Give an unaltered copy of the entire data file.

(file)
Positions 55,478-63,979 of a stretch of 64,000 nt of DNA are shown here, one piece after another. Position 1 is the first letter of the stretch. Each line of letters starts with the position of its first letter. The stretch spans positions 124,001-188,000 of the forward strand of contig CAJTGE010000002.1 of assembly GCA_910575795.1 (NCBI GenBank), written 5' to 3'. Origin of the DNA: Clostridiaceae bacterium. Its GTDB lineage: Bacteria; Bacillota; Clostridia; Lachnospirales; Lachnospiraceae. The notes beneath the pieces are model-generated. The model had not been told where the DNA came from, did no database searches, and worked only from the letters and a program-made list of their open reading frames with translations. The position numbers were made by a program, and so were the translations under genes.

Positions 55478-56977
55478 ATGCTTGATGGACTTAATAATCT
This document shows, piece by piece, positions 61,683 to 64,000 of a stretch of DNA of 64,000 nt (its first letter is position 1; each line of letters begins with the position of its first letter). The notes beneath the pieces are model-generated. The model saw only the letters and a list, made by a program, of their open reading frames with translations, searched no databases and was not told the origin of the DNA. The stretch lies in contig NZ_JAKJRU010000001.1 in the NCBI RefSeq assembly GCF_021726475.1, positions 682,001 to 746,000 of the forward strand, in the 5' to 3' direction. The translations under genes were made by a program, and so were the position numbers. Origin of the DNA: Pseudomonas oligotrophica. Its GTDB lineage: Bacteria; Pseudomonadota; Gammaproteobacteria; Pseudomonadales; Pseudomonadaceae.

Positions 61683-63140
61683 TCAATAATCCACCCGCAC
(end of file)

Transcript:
Positions 55,478-63,979 of a stretch of 64,000 nt of DNA are shown here, one piece after another. Position 1 is the first letter of the stretch. Each line of letters starts with the position of its first letter. The stretch spans positions 124,001-188,000 of the forward strand of contig CAJTGE010000002.1 of assembly GCA_910575795.1 (NCBI GenBank), written 5' to 3'. Origin of the DNA: Clostridiaceae bacterium. Its GTDB lineage: Bacteria; Bacillota; Clostridia; Lachnospirales; Lachnospiraceae. The notes beneath the pieces are model-generated. The model had not been told where the DNA came from, did no database searches, and worked only from the letters and a program-made list of their open reading frames with translations. The position numbers were made by a program, and so were the translations under genes.

Positions 55478-56977
55478 ATGCTTGATGGACTTAATAATCT
This document shows, piece by piece, positions 61,683 to 64,000 of a stretch of DNA of 64,000 nt (its first letter is position 1; each line of letters begins with the position of its first letter). The notes beneath the pieces are model-generated. The model saw only the letters and a list, made by a program, of their open reading frames with translations, searched no databases and was not told the origin of the DNA. The stretch lies in contig NZ_JAKJRU010000001.1 in the NCBI RefSeq assembly GCF_021726475.1, positions 682,001 to 746,000 of the forward strand, in the 5' to 3' direction. The translations under genes were made by a program, and so were the position numbers. Origin of the DNA: Pseudomonas oligotrophica. Its GTDB lineage: Bacteria; Pseudomonadota; Gammaproteobacteria; Pseudomonadales; Pseudomonadaceae.

Positions 61683-63140
61683 TCAATAATCCACCCGCAC